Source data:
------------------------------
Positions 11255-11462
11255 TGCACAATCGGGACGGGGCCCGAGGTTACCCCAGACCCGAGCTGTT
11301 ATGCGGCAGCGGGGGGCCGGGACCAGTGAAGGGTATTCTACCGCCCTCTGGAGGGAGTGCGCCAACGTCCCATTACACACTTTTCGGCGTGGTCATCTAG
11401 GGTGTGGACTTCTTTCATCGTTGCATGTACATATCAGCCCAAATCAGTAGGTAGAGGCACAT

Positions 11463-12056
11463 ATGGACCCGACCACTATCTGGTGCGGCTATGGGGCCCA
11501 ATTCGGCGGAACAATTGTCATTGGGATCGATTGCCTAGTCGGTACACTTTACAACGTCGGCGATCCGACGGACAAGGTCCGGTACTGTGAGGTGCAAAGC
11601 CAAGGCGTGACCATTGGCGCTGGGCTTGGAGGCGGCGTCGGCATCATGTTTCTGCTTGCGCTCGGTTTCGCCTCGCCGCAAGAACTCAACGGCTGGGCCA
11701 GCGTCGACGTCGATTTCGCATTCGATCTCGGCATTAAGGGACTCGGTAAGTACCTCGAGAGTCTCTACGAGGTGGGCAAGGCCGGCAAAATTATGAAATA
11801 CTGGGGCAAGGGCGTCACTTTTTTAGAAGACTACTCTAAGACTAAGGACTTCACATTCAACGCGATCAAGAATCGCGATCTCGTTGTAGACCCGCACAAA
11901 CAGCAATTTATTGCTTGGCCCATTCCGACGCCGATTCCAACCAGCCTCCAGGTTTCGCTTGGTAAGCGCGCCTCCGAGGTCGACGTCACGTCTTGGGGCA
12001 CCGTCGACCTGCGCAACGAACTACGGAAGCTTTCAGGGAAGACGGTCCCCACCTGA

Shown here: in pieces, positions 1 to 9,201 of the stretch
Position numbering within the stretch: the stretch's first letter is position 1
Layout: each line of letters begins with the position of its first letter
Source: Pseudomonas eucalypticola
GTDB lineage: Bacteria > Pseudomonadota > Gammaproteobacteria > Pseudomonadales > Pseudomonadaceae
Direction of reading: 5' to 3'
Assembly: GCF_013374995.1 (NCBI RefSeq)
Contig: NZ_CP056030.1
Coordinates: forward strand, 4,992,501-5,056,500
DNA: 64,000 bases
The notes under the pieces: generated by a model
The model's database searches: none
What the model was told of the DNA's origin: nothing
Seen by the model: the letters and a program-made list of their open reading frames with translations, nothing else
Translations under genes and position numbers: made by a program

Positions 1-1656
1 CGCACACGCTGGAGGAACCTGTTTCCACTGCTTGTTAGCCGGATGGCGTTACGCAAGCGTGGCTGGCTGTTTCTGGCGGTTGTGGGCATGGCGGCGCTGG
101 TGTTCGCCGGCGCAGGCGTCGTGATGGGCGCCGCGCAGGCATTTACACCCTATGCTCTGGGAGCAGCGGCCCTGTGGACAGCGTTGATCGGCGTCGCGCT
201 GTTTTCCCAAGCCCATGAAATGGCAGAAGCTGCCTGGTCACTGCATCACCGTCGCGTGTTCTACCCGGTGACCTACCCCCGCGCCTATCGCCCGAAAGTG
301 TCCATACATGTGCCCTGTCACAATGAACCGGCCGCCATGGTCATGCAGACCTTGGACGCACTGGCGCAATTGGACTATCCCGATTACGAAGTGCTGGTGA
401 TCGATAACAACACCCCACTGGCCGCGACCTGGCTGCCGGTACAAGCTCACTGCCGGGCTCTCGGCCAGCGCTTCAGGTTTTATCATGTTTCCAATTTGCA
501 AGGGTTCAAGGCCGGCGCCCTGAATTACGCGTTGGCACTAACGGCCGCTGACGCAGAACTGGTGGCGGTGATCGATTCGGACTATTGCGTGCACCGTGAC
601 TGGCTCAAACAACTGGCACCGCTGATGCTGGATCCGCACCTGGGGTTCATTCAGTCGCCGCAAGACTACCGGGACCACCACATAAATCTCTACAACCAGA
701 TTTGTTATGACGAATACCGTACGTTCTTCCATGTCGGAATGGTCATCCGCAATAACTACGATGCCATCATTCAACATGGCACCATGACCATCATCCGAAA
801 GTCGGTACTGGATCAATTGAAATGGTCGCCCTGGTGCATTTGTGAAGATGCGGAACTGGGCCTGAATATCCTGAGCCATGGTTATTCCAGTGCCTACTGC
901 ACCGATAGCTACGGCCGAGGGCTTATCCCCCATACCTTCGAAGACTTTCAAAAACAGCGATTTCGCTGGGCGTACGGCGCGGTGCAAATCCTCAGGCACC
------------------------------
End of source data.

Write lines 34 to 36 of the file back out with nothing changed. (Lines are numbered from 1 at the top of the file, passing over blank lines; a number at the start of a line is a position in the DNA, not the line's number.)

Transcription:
501 AGGGTTCAAGGCCGGCGCCCTGAATTACGCGTTGGCACTAACGGCCGCTGACGCAGAACTGGTGGCGGTGATCGATTCGGACTATTGCGTGCACCGTGAC
601 TGGCTCAAACAACTGGCACCGCTGATGCTGGATCCGCACCTGGGGTTCATTCAGTCGCCGCAAGACTACCGGGACCACCACATAAATCTCTACAACCAGA
701 TTTGTTATGACGAATACCGTACGTTCTTCCATGTCGGAATGGTCATCCGCAATAACTACGATGCCATCATTCAACATGGCACCATGACCATCATCCGAAA